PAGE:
Here are the Best and Worst States for Speeding Infractions, Ranked
Turns out, you really don't wanna get caught driving recklessly in Oregon.
Look, we all know that driving recklessly and excessive speed on a public road is almost always a bad idea. However, as car enthusiasts, we'd be lying if we said there weren't occasions in which we found ourselves getting a little carried away. The laws that govern and punish such behavior can vary wildly from state to state but luckily for us, the folks at WalletHub have compiled traffic law data on all 50 states and the District of Columbia, ranking them from the most lenient to the most strict when it comes to speeding and reckless driving.
According to the publication, speeding was a contributing factor in 27 percent of all car-related deaths from 2016. What's more, the National Highway Traffic Safety Administration reports that speed-related collisions rack up a total "cost to society" bill of $40.4 billion a year.
Researchers compiled their list by assigning each state a score based on stats such as the speed at which "speeding" becomes "reckless driving," the average insurance rate hike after one speeding ticket, maximum fines and jail times for reckless driving, minimum fines and jail times for reckless driving, and the presence of automatic speed cameras, among others.
While the full, detailed results can be found at WalletHub, here are least and most punitive states for reckless drivers:
- New Mexico
- North Carolina
- New Jersey
- South Carolina
- New Hampshire
Taking a gander at the heat map WalletHub also put together, we can see that states residing in the country's geographic spine have a tendency towards leniency with Texas, Mississippi, Oklahoma, and Nebraska occupying four out of the bottom five spots. Not too surprising given the region's sparse population density and long, uninterrupted stretches of road.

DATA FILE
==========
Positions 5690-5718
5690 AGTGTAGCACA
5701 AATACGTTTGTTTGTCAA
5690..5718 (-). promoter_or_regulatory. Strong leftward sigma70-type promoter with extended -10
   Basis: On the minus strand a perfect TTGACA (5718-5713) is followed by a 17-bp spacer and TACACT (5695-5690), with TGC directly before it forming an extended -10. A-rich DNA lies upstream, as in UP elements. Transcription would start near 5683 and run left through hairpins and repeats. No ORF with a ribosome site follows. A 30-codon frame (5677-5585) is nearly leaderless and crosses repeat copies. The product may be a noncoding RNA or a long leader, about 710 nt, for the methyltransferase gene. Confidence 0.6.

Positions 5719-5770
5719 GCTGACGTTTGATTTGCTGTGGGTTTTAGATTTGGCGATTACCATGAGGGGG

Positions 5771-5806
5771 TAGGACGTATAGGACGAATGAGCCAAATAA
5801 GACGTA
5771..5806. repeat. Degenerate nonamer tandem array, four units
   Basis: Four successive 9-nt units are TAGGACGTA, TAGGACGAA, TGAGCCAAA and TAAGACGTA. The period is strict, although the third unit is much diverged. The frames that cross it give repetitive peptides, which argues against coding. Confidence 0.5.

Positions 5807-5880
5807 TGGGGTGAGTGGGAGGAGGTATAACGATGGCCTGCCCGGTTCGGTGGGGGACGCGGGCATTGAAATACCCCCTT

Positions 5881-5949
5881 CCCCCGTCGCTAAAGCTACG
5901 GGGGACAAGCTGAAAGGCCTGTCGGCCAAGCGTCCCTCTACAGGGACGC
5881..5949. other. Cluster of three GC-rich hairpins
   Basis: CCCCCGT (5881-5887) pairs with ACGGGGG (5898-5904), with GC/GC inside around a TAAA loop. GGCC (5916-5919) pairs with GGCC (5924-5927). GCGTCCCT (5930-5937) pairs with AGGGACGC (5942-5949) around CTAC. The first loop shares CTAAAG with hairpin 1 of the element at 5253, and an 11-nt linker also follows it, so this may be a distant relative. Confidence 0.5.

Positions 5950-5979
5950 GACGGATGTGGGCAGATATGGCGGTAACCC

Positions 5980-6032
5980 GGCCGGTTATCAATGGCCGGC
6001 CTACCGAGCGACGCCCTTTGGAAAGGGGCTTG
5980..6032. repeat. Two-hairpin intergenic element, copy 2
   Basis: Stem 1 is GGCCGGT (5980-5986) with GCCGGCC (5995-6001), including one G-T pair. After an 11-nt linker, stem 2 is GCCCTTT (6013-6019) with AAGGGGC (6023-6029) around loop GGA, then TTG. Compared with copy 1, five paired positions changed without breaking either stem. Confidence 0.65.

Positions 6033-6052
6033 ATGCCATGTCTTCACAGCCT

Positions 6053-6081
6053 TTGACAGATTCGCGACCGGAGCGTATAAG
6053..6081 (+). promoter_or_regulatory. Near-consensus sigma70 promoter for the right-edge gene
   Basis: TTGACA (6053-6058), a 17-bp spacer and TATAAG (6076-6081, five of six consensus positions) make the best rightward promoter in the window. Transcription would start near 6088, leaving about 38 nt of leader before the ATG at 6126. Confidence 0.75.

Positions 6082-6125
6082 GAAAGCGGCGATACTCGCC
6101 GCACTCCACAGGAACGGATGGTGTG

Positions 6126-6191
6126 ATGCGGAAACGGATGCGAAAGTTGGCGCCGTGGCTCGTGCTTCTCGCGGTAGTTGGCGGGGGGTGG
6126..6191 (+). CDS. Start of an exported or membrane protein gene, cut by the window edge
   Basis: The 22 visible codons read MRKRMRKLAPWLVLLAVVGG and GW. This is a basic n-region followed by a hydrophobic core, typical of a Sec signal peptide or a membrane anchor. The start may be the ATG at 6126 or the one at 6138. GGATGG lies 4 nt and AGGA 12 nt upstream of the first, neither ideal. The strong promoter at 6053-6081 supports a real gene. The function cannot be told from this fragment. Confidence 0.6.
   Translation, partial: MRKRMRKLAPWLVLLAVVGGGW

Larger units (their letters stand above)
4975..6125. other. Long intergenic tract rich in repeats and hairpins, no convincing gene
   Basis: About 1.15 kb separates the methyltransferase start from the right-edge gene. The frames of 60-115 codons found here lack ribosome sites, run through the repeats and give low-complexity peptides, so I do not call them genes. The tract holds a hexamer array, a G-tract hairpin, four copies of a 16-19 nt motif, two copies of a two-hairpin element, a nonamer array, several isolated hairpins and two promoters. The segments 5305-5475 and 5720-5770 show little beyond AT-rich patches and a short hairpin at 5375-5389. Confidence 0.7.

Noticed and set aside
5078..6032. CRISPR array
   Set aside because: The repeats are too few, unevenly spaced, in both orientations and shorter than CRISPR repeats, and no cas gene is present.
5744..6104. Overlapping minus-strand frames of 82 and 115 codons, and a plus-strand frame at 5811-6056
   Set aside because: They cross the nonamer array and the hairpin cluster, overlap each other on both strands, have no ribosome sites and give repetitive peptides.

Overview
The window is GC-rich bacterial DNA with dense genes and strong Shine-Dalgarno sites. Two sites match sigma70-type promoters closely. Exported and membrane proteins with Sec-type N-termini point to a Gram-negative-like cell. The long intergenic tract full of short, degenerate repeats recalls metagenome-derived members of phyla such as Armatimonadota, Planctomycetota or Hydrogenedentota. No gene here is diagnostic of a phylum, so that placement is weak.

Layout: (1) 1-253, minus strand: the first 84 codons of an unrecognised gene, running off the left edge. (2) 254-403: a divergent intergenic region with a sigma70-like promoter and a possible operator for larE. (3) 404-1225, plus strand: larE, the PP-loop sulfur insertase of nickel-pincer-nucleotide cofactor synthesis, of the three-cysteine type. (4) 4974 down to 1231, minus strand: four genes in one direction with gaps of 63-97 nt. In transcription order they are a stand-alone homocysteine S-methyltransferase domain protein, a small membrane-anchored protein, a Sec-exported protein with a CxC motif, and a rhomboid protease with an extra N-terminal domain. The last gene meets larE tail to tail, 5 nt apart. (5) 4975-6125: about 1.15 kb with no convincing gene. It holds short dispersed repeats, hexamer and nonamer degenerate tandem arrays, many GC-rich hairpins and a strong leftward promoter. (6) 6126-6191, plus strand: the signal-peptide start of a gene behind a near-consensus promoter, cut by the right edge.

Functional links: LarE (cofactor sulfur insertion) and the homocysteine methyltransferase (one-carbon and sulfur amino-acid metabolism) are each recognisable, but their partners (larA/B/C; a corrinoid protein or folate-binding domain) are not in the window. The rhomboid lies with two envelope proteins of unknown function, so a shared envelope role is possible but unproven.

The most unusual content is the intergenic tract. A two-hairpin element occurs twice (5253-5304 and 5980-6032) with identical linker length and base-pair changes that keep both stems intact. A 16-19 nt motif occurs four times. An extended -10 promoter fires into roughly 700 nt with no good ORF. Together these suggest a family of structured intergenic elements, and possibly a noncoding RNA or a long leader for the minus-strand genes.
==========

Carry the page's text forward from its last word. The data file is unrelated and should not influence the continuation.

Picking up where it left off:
Another interesting tidbit is the vast difference between the country's most expensive reckless driving ticket and the cheapest. While the national average sits at a comfortably-punitive-but-not-ruinously-so $845, those caught being a hoon in the state of Oregon can face a $6,250 fine, the highest in the country. That's a lot of track day fees. Meanwhile, drivers slapped with the same ticket in Kentucky, Mississippi, New Mexico, or Ohio are fined $100.
WalletHub's study offers a lot more background and insights and is definitely worth a closer look. Might even prove useful for your next Cannonball Run record attempt. Um, not that we'd officially condone such things.
All cheekiness aside, reckless driving and excessive speed is no joke. If you wanna go fast, take it to the track. No adrenaline rush is worth the potential legal, medical, and fatal consequences.
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